Interview with Ir Amim (City of Nations)


Today was another very busy one filled with interviews, reading, and a lot of walking. The first of these I conducted today was with Ir Amim, literally the City of Nations, an Israeli NGO founded in 2004 that focuses on Jerusalem in the framework of supporting a two-state solution to the Israeli-Palestinian conflict. Their slogan is tellingly: “For an Equitable and Stable Jerusalem with an Agreed Political Future.”

From its mission statement, the organization “aspires to a stable Jerusalem, equitably shared by the two peoples; a city that ensures the dignity and welfare of all its residents and that safeguards their holy places, as well as their historical and cultural heritages.” One of their spokespeople, Orly Noy, explained to me that although there are many many organizations in Israel which deal with the broad contours of the conflict, they believe Jerusalem is a core issue that requires special attention.

While many have come to see Jerusalem as an obstacle to resolving the conflict, it is the standpoint of Ir Amim that it can be a key to the solution. Indeed, if the final status of a place as complex and symbolically important as Jerusalem can be decided between the parties, they believe, the rest will fall into place. They see their job as primarily monitoring “dangerous developments” on the ground and promoting those conditions under which they believe a negotiated political solution can be best implemented.

She emphasized to me that Ir Amim is not a human rights organization and not a Palestinian organization, but rather an Israeli organization which promotes Israel’s interests as they understand them. Accepting the framework of a two-state solution, they are of the belief that the city must eventually be divided. They  argue that the notion of an “eternally united” Jerusalem has never truly existed, either before or after 1967.

They believe that one of the greatest problems in this respect is that the public discourse surrounding Jerusalem is one of tremendous ignorance, an emotional discourse which is argued without a factual basis. To this effect, they regularly lead tours of eastern Jerusalem to expose Israelis to what they see as the divided reality of the city. Having seen neglected Arab neighborhoods included within the municipality which are almost utterly devoid of a Jewish Israeli population, they believe people will grow to understand that political division is possible.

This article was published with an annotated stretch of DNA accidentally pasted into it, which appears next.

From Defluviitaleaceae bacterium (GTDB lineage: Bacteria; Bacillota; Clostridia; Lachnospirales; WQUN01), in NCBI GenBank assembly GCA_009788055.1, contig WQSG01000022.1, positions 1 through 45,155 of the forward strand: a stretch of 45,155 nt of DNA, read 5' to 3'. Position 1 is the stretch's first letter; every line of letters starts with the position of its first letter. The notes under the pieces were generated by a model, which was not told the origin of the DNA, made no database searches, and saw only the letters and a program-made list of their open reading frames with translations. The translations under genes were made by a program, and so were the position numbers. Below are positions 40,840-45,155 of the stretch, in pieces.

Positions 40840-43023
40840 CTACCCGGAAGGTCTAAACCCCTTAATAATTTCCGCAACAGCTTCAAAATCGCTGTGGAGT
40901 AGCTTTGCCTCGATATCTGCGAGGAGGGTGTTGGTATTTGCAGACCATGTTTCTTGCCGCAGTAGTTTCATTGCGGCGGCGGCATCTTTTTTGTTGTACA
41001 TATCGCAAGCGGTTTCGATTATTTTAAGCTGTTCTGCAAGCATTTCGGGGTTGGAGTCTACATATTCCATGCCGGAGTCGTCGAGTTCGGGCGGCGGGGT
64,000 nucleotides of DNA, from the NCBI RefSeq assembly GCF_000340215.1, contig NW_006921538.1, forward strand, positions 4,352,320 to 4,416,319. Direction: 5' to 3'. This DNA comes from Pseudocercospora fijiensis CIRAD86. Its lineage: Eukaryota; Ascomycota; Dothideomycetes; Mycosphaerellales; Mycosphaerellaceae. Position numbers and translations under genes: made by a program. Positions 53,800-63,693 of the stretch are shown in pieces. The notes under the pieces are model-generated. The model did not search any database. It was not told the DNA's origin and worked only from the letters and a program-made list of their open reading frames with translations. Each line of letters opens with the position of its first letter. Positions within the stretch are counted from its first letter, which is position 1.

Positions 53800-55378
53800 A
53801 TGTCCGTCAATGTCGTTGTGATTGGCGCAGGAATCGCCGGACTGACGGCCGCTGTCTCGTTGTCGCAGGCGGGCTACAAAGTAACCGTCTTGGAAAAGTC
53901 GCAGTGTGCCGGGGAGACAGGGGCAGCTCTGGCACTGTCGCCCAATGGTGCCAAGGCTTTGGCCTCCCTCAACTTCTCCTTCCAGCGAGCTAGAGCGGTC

Asking what she meant by “dangerous developments,” my host pointed to Jewish construction in neighborhoods beyond the Green Line, especially those in the “holy basin,” the area in and around the Old City. She also highlighted the dangers of house demolitions and evictions of Arab residents, whether these actions have been taken by  “settlers” or the government itself. These are all steps, the organization believes, which are meant to make Israel’s grasp on East Jerusalem deeper and more difficult to reverse. She included in this category the declaration of national parks, as with Gan HaMelech (The King’s Garden) in the valley between Silwan and Ir David. Everything that happens in terms of municipal development in this part of the city is political, the organization asserts, both in intention and outcome.

All this raised the obvious question of how the organization believes the city should be divided. To this point, Ir Amim does not take a specific stance; rather any agreement to which both sides mutually agree would be the best one. Their broader argument that the whole of East Jerusalem is disputed and its future should be decided by negotiation. To this, the organization includes even those neighborhoods such as French Hill, Ramot, and Pisgat Ze’ev which “everyone” believes will be part of an Israeli Jerusalem in any final settlement. No one in Israel believes that some 200,000 Israelis who now live in the Jerusalem municipality beyond the Green Line can or will be evicted. Yet even if there is a consensus that these neighborhoods will remain in Israel’s hands, without a political solution, Ir Amim asserts that the state should not act as if there is one already in place.

Our discussion then turned to the security barrier. On this, Ir Amim takes no firm stance either supporting or opposing the structure, but does seek to examine its impact from a humanitarian, political, and security point of view. They believe that Israel has a right to protect its citizens but the reality is more complicated than that. Although the barrier more or less conforms to the municipal boundaries of the city, this too is a border dictated not just by security concerns but politics. By including many Arab neighborhoods in the envelope fenced off from the West Bank, rather than separating Arabs from Jews, the barrier separates Palestinians from Palestinians.

Asking why the route has been determined in this way, my host indicated that she believes it has to do with bolstering the demographic balance of Jews vis-a-vis Arabs as well as to physically confirm the municipal boundaries of the city. So why include Arab neighborhoods at all in these boundaries? Perhaps because to entirely exclude Palestinians would be interpreted as actually dividing the city, a political move which Israelis have not embraced.

Here is the paradox of a united Jerusalem, although Israelis are arguably willing to cede Arab majority neighborhoods in which Jews are not historically, religiously, or emotionally interested (and many polls confirm this), the idea of actually dividing the city is unthinkable. This terminology evokes for Israelis images of pre-1967 Israel where a barbed wire fence ran through the city and Israelis were barred access to those parts of the city which were most emotionally and nationally salient like the Old City and Kotel. This, my host asserted, is why it is so difficult to have an “general, educated discussion” about Jerusalem.